How to work more productively at home

As more and more of us are self employed and working portfolio careers these days, there are increasing numbers of people working from home. To many it’s the dream, allowing a greater degree of control and the flexibility to work around other commitments. There are downsides however, it can be distracting working from home, and many find that their work time is not respected by other people. When I first started to work from home – this after 20+ years working from an employer’s office – I found it a real struggle. We had a young pup at the time and I was nervous every time he barked. Then one day someone heard the birds singing (my office back faces on to the garden) and remarked how lovely it was and how lucky I was – that helped my confidence so much more

If you struggle, or are new to working from home, here are a few tips to make you more productive.

Plan and prioritise

First things first, always have a plan. Whether you prefer to use apps or a good old fashioned desk diary, always know what your priorities are and the tasks that you need to complete. Make sure deadlines are noted down well in advance and you have a list to work through. As with many aspects of working life, it’s important to understand how you work best and stick to it. When you’re working from home, there’s no boss breathing down your neck, so you need to keep on top of things yourself. It’s very easy to procrastinate, so keep focused on the most pressing tasks.

Time management

Time management is an incredibly important skill to master when you work from home. I recommend using a time tracker, such as Toggl, to time yourself doing tasks-you might be surprised just how long you’re spending doing certain things. Make sure the biggest amount of time is being spent on the most important tasks (and not Facebook!) It is also worth noting when you are at your most productive. Are you an early bird or a night owl? It’s no use spending your afternoons trying to complete your important tasks, if you are most energised in the morning, and vice versa. As I said above, a lot of your success will depend on finding out how you work best and utilising that. Also, don’t forget to schedule breaks in. You will be more productive if you work in allotted segments and take timed breaks. Don’t be tempted to work for long stretches when you’re under pressure as it won’t help you produce quality work. Also, I find heading out for fresh air (similar to a lunch break walk), really helps to clear my head and get me moving. I find it’s a great time for my brain to tackle upcoming tasks.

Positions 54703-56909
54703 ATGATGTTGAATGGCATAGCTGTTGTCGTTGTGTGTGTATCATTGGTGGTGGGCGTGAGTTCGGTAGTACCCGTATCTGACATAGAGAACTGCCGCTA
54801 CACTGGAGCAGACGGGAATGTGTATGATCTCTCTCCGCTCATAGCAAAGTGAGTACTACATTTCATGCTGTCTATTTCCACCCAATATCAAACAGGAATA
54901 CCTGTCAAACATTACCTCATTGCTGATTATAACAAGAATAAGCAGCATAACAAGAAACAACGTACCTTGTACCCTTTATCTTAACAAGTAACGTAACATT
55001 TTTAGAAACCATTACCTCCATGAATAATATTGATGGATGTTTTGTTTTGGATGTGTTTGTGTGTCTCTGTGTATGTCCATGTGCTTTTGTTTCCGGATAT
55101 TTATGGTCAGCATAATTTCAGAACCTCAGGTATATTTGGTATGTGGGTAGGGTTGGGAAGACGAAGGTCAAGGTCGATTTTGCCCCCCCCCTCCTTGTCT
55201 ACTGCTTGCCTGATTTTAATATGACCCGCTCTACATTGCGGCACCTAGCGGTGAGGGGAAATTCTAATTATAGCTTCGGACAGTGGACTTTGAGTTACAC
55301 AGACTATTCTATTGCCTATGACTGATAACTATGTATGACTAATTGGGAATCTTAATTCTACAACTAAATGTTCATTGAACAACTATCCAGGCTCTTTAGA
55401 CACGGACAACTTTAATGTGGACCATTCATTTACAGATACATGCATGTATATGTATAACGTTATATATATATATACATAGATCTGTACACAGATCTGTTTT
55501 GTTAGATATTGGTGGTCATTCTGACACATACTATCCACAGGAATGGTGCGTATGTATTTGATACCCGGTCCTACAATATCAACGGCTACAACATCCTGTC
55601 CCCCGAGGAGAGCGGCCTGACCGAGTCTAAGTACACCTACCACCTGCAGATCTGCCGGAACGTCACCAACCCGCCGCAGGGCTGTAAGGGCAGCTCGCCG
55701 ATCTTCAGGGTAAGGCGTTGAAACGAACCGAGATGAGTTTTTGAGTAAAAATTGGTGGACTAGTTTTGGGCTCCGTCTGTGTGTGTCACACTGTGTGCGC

Block Tasks

Rather than flitting between different tasks, it is often more productive to do one thing at a time. Forget the idea that multitasking is the best way to work, it is often incredibly wasteful, it’s much more efficient to batch tasks. For example, you might schedule the first hour of everyday for dealing with emails, or have a writing day or an editing photos morning or whatever it might be. The idea is you concentrate on one thing, it’s much easier than jumping around.

Reach Out

One of the drawbacks of working from home is that it can be incredibly isolating. With no team around you to pick you up on a down day, or bounce ideas off, it can be lonely. However, it doesn’t have to be that way, it just might be harder to meet people. Most towns have co working spaces, where you can hire a desk or work space by the hour or day. Many self employed people do this from time to time to get out of the house and meet people. It can also be good for productivity to change things around every now and then. If you can’t afford working space, for the price of a coffee or two, find a local cafe with good wifi to help you feel less isolated. It can also be useful to join networking or business groups. It’s a great way to find like minded people who are facing (or have faced) similar challenges to you. Whatever you do, don’t sit at home feeling alone.

Do you work from home? Do you love it, or do you find it challenging?

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